Mapping the Coronavirus
Emma Hodcroft says warmer weather may slow the virus, but that doesn’t mean it’s contained.
A TCU alumna is part of the global effort to stop the coronavirus in its tracks.
Emma Hodcroft ’08, a postdoctoral researcher at the University of Basel in Switzerland, is studying the impacts of weather on the spread of the virus.
A change in season should slow the spread of the virus and lower the number of cases, Hodcroft and a team of scientists hypothesized.
Hodcroft said the team doesn’t fully understand why some pathogens spread less in the summertime, but it could likely be due to a combination of higher temperatures, humidity and people spending less time indoors.
She said a dip in new cases over the summer might lead people to think the coronavirus has been contained, but that complacency might be deceptive. “We could then see another peak — possibly even a larger peak — in the winter of 2020,” she said. “If we are aware of this, we can use the summer to ensure that we have enough tests, equipment and hospital resources on hand to be prepared for any second peak.”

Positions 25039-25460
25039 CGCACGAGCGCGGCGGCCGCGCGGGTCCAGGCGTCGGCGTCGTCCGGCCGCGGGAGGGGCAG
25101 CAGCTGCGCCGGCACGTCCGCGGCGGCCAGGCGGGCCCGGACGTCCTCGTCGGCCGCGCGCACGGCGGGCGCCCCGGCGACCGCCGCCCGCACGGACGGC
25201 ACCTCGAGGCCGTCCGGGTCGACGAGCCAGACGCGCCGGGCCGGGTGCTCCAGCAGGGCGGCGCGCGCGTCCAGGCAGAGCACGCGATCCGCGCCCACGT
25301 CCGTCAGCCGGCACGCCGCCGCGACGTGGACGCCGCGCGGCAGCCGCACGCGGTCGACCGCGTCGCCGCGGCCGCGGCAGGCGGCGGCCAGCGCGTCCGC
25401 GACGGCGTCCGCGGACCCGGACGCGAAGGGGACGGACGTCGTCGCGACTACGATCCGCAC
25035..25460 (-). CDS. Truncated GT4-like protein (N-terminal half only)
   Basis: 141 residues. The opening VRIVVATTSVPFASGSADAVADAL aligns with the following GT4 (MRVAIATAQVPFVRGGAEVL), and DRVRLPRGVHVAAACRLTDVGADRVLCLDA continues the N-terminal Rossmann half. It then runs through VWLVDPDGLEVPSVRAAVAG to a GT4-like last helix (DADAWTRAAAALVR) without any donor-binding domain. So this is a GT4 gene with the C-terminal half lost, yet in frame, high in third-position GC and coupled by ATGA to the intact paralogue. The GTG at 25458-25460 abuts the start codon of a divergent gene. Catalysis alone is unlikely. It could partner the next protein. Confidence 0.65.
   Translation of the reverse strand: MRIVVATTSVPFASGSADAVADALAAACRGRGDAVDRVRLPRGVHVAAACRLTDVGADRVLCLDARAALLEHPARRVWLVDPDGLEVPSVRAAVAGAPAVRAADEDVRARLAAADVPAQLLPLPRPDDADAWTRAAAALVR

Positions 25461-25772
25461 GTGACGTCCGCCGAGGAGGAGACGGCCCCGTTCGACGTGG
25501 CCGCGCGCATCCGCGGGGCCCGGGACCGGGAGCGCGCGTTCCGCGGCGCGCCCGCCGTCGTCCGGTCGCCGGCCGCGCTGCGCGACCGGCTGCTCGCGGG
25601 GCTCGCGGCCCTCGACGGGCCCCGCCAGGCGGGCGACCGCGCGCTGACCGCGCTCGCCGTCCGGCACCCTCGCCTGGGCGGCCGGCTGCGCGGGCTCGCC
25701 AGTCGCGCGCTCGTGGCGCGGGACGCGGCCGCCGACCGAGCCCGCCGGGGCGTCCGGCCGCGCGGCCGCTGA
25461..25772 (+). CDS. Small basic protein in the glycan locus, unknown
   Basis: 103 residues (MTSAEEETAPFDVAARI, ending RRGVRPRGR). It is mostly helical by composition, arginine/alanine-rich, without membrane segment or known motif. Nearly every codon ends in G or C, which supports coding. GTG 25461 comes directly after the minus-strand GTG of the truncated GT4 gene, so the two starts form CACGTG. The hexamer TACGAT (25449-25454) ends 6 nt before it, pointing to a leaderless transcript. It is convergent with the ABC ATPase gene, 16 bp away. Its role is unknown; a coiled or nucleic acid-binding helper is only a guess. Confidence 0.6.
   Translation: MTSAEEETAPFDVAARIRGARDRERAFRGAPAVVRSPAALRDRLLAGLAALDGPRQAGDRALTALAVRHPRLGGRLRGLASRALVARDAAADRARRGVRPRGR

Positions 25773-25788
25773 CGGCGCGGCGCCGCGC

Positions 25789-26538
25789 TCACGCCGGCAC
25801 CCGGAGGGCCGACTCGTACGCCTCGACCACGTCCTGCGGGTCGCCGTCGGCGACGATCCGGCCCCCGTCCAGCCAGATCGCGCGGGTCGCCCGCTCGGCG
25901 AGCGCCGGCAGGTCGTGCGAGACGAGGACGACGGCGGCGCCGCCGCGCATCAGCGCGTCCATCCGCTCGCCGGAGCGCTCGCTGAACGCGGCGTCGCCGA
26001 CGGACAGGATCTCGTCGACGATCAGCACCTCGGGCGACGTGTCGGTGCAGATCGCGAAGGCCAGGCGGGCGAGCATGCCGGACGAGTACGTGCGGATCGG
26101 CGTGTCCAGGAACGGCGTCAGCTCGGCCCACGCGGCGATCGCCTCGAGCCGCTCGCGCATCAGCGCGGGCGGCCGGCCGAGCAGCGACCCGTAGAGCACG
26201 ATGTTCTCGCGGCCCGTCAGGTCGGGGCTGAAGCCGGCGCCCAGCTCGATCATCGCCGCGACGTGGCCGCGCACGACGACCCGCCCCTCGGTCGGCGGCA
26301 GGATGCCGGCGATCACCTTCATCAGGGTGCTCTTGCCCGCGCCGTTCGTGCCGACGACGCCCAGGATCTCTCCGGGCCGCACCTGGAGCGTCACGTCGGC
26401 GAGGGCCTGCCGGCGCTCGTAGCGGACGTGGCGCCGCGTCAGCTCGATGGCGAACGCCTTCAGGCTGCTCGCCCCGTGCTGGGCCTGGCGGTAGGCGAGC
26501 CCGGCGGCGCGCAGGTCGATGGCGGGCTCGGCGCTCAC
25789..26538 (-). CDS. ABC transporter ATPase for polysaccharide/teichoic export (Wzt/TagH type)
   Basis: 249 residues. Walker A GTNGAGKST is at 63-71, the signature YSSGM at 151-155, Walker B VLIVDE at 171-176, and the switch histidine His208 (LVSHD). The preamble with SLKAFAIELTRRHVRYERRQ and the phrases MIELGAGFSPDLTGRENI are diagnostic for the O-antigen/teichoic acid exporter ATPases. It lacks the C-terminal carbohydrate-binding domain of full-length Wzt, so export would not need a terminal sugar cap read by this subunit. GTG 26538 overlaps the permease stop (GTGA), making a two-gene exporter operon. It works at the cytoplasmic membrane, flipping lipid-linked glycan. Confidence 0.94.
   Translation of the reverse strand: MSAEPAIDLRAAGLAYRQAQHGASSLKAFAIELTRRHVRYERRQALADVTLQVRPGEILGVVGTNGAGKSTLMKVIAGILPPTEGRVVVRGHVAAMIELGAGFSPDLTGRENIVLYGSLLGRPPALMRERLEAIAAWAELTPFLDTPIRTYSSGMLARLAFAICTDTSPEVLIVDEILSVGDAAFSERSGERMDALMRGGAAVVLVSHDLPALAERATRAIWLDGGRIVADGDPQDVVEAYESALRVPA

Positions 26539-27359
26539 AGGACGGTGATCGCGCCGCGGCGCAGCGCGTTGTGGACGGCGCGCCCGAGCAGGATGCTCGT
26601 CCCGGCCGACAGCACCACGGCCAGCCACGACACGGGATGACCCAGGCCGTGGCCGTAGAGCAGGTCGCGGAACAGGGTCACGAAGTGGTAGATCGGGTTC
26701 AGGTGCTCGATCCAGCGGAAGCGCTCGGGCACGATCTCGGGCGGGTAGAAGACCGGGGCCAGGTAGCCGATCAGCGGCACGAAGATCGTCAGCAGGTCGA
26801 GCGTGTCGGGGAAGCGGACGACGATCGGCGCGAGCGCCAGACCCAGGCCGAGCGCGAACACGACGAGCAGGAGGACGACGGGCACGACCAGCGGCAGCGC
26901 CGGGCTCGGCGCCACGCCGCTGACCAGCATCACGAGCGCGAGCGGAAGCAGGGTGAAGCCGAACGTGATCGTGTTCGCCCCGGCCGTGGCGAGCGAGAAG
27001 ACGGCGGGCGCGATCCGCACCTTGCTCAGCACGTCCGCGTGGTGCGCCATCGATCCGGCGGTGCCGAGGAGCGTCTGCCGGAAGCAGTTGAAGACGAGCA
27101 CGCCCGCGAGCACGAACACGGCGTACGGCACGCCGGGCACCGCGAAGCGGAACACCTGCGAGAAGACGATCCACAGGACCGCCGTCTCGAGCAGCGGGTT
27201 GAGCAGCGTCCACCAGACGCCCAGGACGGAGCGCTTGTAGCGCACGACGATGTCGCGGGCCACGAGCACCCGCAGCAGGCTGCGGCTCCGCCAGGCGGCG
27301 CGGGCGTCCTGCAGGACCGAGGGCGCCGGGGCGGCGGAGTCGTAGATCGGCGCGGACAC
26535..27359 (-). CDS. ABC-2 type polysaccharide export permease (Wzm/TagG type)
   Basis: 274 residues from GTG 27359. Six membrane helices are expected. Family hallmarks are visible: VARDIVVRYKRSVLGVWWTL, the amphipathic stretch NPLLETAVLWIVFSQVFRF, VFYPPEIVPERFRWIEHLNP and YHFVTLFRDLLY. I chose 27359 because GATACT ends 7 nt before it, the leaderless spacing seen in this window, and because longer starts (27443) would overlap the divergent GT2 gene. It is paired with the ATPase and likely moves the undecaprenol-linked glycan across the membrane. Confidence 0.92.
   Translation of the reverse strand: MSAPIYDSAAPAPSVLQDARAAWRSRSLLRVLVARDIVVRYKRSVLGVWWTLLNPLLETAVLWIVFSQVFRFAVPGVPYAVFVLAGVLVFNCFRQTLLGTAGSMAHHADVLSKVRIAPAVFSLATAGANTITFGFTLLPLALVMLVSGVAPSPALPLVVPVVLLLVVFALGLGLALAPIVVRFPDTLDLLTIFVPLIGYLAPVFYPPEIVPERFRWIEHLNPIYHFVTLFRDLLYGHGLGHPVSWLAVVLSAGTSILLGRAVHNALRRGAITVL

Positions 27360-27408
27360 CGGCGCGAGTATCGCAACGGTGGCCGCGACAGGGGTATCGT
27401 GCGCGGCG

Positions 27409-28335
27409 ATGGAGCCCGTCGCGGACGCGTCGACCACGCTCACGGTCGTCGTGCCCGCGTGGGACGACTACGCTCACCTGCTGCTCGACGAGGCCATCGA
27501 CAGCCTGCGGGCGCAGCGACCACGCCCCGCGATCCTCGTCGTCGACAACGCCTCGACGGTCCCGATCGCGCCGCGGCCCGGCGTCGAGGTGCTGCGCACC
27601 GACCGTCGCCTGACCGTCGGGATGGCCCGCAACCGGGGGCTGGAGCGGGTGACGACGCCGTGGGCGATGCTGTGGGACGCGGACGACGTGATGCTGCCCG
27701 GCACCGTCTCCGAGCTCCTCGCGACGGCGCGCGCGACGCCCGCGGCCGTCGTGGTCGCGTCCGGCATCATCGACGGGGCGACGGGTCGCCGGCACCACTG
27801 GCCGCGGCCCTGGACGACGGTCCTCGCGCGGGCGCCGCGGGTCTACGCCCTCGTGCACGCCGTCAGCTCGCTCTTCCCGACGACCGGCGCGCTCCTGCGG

The novel coronavirus was first detected in late December, so Hodcroft looks to data from other seasonal viruses to predict how the coronavirus might respond to a season change.
Hodcroft, whose doctoral studies focus on HIV, encouraged people to take the usual precautions: stay home when sick, wash hands, cover sneezes and coughs and get a flu shot, which prevents hospitals from being overloaded with both flu and coronavirus cases.
Sharing new data is important to Hodcroft’s team, who made their findings public on the science website Nextstrain. “We are big proponents of open science, open code and open data,” she said. “We believe that it leads to better science. In the case of the current outbreak, the response from scientists all over the world has been fantastic. Data and sequences have been shared at lightning speed.”
On the website, researchers can track the history of the coronavirus in multiple ways, including by country.
Hodcroft said her team tries to get new data points, including genetic maps, online within an hour. “We’re making use of all these technologies like never before — fast and cheap sequencing, open data sharing.”
Understanding the genetic makeup of the virus is crucial to designing and evaluating diagnostic tests, tracing outbreaks and identifying intervention options like vaccines.
“As sequencing has gotten cheaper and more common, we’ve been able to extend our methods to new viruses,” she said, “allowing us to uncover really interesting and useful things about them.”